In Mississippi, Governor John J. Pettus summoned the state's congressional delegation to the capital for a special conference to discuss "the safety of Mississippi in the present emergency." Next door in Louisiana, Governor Thomas Moore seemed to apprehend more fully than most the consequences of what was about to happen. He still felt an abiding affection for the old Union despite all the provocations. Barely a week before the election, broadsides proclaiming "The Indications of the Coming Storm" appeared on Louisiana streets. "The slavery agitation will soon make the North and the South two separate nations, unless it can cease, of which we have little hope," they declared. "We can never submit to Lincoln's inauguration; the shades of Revolutionary sires will rise up to shame us if we shall do that," they proclaimed. "Let us drop all discussions and form a Union of the South." Certainly Moore decried the election of a purely sectional candidate like Lincoln who was a dedicated enemy of slavery. Nevertheless, "I so value the Union of these States, and would regard its dissolution as so great a calamity, that I cannot obtain the assent of my mind and heart to the adoption of a measure, or the execution of any project, which would cast us off," he declared, "without giving the Northern people one more opportunity."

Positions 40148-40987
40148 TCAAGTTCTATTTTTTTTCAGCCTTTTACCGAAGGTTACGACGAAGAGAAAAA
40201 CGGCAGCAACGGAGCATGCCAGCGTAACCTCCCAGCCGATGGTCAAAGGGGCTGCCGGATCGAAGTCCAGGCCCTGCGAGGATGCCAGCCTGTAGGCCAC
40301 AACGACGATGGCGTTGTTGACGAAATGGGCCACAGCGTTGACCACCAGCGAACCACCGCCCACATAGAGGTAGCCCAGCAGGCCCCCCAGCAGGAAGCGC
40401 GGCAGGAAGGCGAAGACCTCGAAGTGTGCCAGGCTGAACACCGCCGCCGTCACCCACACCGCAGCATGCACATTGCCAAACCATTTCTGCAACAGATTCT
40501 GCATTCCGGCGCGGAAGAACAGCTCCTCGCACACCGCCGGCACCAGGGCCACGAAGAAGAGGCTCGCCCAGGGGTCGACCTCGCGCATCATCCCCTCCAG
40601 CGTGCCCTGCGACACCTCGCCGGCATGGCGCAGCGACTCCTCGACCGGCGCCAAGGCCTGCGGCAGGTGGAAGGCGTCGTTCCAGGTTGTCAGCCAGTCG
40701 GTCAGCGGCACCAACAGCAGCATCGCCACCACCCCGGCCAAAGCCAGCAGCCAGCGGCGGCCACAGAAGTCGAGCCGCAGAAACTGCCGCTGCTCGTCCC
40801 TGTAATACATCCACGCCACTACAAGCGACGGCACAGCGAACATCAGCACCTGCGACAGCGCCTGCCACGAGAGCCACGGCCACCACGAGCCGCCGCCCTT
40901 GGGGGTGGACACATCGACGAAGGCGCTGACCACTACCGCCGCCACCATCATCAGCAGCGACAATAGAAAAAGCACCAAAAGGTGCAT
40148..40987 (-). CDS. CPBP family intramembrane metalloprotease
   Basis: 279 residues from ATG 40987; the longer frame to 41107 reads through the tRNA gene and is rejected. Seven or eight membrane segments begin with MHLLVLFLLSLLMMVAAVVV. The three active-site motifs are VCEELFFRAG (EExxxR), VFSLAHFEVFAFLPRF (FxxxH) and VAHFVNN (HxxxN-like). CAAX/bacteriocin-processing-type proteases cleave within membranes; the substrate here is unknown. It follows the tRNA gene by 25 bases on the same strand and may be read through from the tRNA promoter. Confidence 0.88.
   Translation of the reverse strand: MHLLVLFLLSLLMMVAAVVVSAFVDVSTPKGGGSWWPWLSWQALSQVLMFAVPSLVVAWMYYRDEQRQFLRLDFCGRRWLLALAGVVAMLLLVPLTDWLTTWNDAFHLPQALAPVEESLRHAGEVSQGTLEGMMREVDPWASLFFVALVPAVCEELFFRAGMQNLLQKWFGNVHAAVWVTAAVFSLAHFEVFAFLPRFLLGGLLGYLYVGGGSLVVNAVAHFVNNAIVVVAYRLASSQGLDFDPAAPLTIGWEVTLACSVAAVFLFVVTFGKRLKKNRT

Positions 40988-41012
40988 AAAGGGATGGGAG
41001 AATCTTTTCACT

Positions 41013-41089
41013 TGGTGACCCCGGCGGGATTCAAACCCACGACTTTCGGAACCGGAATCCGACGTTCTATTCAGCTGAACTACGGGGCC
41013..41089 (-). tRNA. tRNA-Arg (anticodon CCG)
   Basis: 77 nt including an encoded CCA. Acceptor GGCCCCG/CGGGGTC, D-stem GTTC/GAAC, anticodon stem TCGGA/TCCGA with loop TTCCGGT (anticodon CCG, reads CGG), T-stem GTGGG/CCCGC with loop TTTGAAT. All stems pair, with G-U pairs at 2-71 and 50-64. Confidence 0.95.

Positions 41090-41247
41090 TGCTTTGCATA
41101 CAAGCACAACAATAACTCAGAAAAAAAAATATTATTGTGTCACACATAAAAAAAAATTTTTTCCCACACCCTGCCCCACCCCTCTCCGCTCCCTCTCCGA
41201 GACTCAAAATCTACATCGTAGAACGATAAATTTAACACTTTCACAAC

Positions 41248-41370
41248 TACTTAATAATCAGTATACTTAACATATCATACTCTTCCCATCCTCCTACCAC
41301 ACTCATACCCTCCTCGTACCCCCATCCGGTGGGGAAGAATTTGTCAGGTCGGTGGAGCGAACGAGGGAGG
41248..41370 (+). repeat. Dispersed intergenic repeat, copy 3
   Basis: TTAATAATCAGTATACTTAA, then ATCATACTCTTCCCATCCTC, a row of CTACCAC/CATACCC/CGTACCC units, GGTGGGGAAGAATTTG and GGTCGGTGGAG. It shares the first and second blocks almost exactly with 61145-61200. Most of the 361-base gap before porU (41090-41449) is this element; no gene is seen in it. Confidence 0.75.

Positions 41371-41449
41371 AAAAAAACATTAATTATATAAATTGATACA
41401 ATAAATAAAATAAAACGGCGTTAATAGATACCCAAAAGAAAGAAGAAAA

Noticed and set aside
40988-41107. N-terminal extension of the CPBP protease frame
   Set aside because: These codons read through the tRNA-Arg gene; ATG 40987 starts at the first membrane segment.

He sent a message to his legislature suggesting a convention of all the slave states to settle on an ultimatum to the North that would set forth the conditions on which they would consent to remain thereafter in the Union. But it should be an ultimatum, he said, and not a basis for negotiation. "We have had enough, and too much, of compromises already," he warned. What they proposed to the North should be all or nothing. They must have a promise that Yankees would stop impeding the enforcement of the Fugitive Slave Law by harboring runaways who escaped to the North. They must have a guarantee of their right to move into the new territories with their slaves and thus have a say in the final makeup of future states. "I am not an advocate for the immediate secession or withdrawal of Louisiana from the Federal Union," he assured his assembly. "I maintain the right of secession and do not admit the right of the government at Washington City to obstruct the exercise [of] that right." Ironically, he wrote his message on paper carrying a watermark of the old Stars and Stripes, and the motto "Don't Tread on Me." As far north as New York City, Southern sympathizers spoke of organizing themselves into the "Metropolitan Minute Men" to be ready to offer themselves to the Southern states in the event of secession and a conflict.